The University of Melbourne has announced that its SpIRIT satellite has been booked with launch service provider ISISPACE to blast off on a Falcon 9 rocket in April 2023.
No larger than a shoebox, the 11.5kg 6-unit SpIRIT (an abbreviation of the Space Industry Responsive Intelligent Thermal satellite) is being designed and built by a consortium led by the Melbourne Space Laboratory at the University of Melbourne. It is the product of an Australian-first collaboration between many companies locally and internationally. The participating partners from the Australian space industry include Inovor Technologies, Sitael Australia, Nova Systems and Neumann Space.
It carries one main payload to perform advanced X-ray remote sensing, called the HERMES instrument, which was developed with funding by the Italian Space Agency and by the European Commission H2020 framework. The purpose of the X-ray detector is to discover gamma rays, which are generated by some of the most powerful explosions in the universe. More broadly, the satellite is a project in interdisciplinary collaboration and technology readiness.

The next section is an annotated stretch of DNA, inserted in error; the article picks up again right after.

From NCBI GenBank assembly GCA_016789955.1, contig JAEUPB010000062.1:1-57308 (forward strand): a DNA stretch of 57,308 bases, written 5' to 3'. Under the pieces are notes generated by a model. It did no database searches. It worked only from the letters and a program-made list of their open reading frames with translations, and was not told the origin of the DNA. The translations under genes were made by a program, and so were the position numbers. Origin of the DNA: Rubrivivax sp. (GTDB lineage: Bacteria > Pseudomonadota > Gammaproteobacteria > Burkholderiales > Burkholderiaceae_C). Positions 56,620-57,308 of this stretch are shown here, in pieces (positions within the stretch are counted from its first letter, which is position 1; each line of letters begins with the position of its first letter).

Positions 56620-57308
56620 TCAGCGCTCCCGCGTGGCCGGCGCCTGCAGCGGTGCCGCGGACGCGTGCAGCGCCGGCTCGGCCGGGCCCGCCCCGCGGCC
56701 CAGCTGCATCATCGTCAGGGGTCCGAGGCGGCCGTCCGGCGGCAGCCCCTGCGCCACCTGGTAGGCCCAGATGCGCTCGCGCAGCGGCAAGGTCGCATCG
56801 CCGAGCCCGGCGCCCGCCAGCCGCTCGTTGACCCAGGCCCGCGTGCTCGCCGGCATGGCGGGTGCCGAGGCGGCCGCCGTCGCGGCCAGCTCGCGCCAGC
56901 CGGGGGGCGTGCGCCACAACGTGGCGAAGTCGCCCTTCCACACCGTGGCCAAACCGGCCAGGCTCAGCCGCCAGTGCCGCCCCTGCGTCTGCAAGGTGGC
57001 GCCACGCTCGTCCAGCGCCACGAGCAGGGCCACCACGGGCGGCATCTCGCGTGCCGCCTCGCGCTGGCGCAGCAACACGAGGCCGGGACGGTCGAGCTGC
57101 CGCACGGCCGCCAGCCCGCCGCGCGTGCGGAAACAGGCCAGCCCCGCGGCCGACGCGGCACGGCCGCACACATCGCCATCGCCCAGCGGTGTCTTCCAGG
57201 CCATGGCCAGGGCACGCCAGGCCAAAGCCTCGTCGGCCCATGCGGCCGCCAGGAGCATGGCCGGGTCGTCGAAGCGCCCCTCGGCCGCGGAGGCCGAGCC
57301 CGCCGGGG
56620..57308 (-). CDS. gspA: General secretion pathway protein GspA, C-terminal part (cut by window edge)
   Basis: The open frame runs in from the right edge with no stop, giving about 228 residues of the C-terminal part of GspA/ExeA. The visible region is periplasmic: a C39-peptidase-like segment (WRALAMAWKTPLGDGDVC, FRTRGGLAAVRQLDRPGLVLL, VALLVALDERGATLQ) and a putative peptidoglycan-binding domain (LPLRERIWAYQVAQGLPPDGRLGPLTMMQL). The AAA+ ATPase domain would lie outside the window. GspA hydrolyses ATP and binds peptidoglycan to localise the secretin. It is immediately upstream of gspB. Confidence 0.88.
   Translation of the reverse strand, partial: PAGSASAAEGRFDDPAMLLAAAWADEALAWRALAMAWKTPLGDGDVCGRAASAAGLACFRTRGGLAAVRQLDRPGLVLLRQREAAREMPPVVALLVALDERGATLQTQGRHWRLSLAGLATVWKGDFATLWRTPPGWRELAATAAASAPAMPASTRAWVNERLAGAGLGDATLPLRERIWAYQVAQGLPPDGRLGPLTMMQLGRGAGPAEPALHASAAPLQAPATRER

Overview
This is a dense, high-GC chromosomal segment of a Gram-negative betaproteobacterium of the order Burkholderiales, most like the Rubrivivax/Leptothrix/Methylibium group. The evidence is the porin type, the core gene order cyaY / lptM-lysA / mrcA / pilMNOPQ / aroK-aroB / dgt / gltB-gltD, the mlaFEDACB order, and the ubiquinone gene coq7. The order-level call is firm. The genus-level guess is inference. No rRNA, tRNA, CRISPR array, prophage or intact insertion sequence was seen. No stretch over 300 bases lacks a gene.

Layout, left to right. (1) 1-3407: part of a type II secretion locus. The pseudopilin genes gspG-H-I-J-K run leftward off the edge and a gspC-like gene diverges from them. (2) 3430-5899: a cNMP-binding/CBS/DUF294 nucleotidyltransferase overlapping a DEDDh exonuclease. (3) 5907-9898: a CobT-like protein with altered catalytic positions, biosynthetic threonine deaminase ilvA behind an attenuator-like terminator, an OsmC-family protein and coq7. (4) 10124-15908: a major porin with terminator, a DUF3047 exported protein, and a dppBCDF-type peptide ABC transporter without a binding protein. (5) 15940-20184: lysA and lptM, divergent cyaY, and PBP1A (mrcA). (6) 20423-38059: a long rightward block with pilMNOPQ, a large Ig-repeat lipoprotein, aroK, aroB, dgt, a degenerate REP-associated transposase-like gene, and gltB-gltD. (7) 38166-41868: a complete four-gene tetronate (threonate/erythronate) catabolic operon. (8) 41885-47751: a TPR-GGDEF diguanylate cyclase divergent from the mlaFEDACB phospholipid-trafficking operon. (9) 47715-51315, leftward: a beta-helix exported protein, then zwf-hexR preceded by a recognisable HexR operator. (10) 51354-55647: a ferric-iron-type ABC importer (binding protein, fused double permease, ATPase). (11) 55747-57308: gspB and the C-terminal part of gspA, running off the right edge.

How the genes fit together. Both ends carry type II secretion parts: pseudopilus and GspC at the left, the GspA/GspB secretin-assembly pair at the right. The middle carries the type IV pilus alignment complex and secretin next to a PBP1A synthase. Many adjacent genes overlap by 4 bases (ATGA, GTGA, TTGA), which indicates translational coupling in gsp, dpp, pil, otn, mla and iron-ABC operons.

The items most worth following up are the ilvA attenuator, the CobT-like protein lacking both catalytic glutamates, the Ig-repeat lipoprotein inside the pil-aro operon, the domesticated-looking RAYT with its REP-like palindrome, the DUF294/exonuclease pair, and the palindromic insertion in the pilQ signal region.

Once in orbit at an altitude of 550km, SpIRIT will deploy its solar panels and thermal radiators stretching to nearly a metre long. It will operate for two years, gathering data from deep space. It will also run a suite of powerful scientific instruments, cameras, guidance systems, communication antennae, on-board computers with artificial intelligence capabilities, and even its own electric propulsion thruster by Neumann Space.
With all these functionalities in one 30cm x 20cm x 10cm unit, it has been dubbed “a miniaturised spaceship” by principal investigator Professor Michele Trenti from the School of Physics at the University of Melbourne.